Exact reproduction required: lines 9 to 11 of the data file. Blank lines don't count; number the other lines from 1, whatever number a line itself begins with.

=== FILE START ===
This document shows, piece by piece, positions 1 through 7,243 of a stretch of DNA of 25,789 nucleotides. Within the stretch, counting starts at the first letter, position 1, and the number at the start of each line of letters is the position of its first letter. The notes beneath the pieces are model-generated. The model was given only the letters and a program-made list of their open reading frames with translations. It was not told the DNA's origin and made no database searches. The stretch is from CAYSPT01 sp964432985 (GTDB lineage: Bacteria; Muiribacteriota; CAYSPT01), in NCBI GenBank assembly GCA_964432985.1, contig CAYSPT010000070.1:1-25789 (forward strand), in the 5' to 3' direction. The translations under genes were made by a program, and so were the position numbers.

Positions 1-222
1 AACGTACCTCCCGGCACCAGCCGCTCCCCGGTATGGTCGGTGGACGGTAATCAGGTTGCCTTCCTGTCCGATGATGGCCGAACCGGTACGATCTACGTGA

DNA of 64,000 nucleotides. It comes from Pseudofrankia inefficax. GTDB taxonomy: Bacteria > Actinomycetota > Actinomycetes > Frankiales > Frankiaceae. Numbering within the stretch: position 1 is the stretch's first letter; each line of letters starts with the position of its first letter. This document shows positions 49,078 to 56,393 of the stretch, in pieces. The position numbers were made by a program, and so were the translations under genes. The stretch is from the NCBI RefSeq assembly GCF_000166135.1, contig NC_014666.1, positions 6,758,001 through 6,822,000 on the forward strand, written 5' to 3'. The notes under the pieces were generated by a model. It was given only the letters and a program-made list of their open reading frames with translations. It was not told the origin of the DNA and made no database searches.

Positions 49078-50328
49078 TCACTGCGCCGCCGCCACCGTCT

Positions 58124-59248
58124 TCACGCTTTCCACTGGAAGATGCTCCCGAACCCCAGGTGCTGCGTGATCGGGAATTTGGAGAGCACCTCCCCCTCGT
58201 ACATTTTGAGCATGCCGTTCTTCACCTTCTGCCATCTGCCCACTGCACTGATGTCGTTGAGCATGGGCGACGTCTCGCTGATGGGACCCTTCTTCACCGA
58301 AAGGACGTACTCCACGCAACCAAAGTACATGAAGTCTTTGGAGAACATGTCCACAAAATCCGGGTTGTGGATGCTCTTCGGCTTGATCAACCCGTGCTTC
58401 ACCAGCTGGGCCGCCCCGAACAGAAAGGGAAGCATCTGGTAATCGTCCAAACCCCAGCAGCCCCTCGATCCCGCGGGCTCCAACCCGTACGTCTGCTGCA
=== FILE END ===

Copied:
58201 ACATTTTGAGCATGCCGTTCTTCACCTTCTGCCATCTGCCCACTGCACTGATGTCGTTGAGCATGGGCGACGTCTCGCTGATGGGACCCTTCTTCACCGA
58301 AAGGACGTACTCCACGCAACCAAAGTACATGAAGTCTTTGGAGAACATGTCCACAAAATCCGGGTTGTGGATGCTCTTCGGCTTGATCAACCCGTGCTTC
58401 ACCAGCTGGGCCGCCCCGAACAGAAAGGGAAGCATCTGGTAATCGTCCAAACCCCAGCAGCCCCTCGATCCCGCGGGCTCCAACCCGTACGTCTGCTGCA